Moscow, Russia

Russia’s Soft Power: What It Is and What It Might Be

online course
when 3 August 2020 - 14 August 2020
language English
duration 2 weeks
credits 2 EC
fee USD 300

Section 1. Nye’s’ concept of “soft power” has become one of the most popular concepts in the modern-day discussion of international relations. Though often invoked by policymakers and the general public, the concept itself is poorly understood and seldom treated in a rigorous and systematic way. In this part of the course, we will examine soft power as a theoretical concept and explore its relationship to other facets of power, such as coercion and inducement. We will look to answer three fundamental questions: What constitutes soft power? How can we measure its use? And how can states and other international actors use it to get what they want? We will also look to see whether American and Western soft power is in decline and also how other, non-Western, centers of power are trying to use it to achieve their foreign policy goals.

Section 2. Soft power is widely considered to be a missing part or at least a weak point among Russian foreign policy instruments, both globally and regionally. Without ideology, with the sluggish and one-sided economy, pervasive corruption, ineffective governance and poor rule of law, contemporary Russia cannot be an attractive model comparable to either the US and the EU, or rapidly growing and successful China. Thus, the argument goes, it is compelled to use hard power (both military and economic), as well as skillful diplomatic art, to promote its interests, while competition between Russia and the West at the former USSR is widely described as a clash between the Western soft and Russian hard power.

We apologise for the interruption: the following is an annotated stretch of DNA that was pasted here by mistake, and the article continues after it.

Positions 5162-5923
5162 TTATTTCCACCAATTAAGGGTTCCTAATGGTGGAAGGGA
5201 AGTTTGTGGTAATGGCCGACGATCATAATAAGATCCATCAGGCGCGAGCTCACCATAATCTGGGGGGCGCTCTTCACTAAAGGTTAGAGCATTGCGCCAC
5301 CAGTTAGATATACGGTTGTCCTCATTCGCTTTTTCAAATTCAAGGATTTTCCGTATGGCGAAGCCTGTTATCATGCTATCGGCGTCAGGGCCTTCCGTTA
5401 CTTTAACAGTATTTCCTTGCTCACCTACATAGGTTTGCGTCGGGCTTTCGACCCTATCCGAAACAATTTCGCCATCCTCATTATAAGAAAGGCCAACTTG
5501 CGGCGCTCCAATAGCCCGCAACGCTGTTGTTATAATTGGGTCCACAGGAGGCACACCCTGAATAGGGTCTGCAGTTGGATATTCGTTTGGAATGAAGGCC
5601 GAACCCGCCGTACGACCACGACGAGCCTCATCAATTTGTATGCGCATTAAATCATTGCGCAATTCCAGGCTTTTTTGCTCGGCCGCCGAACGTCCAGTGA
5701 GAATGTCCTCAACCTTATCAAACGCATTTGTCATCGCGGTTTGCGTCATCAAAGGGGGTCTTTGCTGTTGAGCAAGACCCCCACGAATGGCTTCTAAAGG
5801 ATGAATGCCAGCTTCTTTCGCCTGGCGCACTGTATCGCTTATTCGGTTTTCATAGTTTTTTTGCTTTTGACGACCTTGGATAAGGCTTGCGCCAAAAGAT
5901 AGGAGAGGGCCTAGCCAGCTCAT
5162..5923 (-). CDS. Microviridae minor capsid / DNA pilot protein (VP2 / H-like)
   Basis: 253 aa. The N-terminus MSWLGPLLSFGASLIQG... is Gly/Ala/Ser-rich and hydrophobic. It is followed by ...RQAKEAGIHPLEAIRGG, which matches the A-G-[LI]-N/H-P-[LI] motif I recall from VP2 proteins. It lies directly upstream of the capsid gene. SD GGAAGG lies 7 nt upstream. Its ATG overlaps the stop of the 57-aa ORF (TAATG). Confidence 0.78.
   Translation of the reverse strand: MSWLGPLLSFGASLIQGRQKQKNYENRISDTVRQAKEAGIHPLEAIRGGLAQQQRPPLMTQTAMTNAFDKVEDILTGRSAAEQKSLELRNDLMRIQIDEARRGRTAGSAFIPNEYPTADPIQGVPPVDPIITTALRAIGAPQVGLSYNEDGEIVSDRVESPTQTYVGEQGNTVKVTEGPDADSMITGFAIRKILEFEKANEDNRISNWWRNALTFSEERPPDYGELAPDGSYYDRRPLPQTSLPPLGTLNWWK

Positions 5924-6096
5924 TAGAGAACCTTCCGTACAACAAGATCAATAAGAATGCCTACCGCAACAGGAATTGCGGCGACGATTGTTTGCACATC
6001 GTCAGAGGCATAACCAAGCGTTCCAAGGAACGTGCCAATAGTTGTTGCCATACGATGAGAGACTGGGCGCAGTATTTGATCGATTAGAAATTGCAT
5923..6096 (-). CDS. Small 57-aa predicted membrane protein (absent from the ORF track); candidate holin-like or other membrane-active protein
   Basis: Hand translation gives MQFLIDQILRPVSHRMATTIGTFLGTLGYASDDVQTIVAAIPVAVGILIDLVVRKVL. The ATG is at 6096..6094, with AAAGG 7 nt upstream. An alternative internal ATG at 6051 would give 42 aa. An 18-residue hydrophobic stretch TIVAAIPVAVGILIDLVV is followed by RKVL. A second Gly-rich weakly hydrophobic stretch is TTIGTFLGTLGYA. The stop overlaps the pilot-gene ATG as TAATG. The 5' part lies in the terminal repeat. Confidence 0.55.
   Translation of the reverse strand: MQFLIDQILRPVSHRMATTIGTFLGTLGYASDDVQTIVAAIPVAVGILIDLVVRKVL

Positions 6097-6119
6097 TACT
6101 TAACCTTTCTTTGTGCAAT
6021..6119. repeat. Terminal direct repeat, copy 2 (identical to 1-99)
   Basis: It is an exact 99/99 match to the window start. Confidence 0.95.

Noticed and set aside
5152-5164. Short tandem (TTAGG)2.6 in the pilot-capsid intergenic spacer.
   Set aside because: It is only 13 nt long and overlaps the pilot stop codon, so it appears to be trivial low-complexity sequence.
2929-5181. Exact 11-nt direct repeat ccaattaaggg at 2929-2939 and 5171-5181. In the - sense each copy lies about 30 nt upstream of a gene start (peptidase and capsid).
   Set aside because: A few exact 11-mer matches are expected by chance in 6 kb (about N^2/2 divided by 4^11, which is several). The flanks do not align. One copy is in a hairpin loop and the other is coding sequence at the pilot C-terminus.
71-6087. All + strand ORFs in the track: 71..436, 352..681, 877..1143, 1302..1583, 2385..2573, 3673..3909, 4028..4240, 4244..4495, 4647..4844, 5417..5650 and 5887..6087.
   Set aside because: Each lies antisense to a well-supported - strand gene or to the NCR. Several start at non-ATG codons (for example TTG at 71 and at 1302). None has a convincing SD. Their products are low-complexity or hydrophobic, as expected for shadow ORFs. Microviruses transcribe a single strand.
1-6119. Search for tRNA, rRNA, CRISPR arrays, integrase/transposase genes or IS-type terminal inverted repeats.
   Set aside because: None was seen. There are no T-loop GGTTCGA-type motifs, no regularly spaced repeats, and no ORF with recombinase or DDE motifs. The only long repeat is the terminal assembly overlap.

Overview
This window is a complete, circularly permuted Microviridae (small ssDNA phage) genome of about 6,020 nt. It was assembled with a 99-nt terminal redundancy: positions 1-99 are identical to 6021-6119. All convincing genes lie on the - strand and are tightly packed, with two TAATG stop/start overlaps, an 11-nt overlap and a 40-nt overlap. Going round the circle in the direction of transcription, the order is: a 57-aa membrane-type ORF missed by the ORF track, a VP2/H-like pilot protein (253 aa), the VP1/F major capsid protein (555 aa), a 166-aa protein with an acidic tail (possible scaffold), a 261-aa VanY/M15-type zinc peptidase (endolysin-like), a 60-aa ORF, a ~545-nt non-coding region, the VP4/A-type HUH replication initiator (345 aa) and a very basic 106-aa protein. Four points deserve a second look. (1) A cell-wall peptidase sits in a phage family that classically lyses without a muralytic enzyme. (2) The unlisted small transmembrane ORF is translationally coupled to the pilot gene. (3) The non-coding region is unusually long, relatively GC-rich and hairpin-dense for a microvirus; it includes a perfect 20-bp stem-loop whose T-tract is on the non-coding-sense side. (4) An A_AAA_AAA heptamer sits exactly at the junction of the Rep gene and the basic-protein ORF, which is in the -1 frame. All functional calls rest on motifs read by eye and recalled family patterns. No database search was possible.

Section 3. The “clash of soft powers” in Asia-Pacific. The specificity of Chinese, Japanese, Korean, Indian and Southeast Asian soft powers: points of convergence and divergence. An assessment of Western soft power capabilities in Asia-Pacific. Asia-Pacific soft power discourse: between nationalism and identity-building. Soft power and public diplomacy: the Asia-Pacific dimension. “Leadernomics” and “nationnomics” in Asia-Pacific: complementarity or contradiction?

Course leader

Dmitry Vyacheslavovich Suslov
Senior Lecturer:Faculty of World Economy and International Affairs / School of International Affairs

Evgeny Alexandrovich Kanaev
Professor: Faculty of World Economy and International Affairs / School of International Aff

Fee info

USD 300: Tuition fee
USD 50: Registration fee


If you are a student of our Partner University we are happy to offer you a 20% discount.